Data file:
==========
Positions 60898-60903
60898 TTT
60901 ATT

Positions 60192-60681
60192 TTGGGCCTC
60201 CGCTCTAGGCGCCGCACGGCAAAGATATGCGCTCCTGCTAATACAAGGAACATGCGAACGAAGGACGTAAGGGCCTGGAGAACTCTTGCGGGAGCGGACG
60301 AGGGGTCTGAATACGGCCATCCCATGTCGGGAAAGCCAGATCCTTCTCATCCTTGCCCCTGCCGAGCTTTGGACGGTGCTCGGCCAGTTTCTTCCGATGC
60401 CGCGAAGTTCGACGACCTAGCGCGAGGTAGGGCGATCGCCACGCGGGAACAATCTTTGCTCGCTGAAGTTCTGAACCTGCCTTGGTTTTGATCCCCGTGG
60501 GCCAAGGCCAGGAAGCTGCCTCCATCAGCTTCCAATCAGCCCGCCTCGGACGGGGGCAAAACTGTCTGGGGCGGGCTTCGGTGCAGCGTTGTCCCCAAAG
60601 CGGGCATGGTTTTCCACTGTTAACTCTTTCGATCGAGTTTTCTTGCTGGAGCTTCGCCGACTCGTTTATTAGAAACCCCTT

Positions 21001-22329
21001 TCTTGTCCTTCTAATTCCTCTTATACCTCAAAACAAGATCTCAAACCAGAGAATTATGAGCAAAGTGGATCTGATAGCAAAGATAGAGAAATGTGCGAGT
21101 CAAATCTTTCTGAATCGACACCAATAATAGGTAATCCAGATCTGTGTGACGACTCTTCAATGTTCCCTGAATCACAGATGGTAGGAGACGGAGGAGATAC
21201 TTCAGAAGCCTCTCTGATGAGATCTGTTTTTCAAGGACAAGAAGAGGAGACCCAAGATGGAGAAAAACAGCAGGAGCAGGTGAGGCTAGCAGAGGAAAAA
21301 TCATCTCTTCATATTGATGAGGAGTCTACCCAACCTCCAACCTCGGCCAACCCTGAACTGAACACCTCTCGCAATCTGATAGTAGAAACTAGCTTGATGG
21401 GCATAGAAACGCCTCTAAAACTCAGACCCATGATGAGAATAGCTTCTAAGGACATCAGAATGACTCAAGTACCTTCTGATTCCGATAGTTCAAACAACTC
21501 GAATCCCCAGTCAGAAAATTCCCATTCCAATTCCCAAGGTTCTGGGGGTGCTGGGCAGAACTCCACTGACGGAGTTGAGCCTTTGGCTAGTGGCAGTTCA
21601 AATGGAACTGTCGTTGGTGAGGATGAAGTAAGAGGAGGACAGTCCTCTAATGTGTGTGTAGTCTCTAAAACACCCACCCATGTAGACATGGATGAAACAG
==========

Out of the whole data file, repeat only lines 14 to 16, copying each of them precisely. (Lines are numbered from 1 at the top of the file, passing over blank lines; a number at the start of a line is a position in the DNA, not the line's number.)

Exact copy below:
21201 TTCAGAAGCCTCTCTGATGAGATCTGTTTTTCAAGGACAAGAAGAGGAGACCCAAGATGGAGAAAAACAGCAGGAGCAGGTGAGGCTAGCAGAGGAAAAA
21301 TCATCTCTTCATATTGATGAGGAGTCTACCCAACCTCCAACCTCGGCCAACCCTGAACTGAACACCTCTCGCAATCTGATAGTAGAAACTAGCTTGATGG
21401 GCATAGAAACGCCTCTAAAACTCAGACCCATGATGAGAATAGCTTCTAAGGACATCAGAATGACTCAAGTACCTTCTGATTCCGATAGTTCAAACAACTC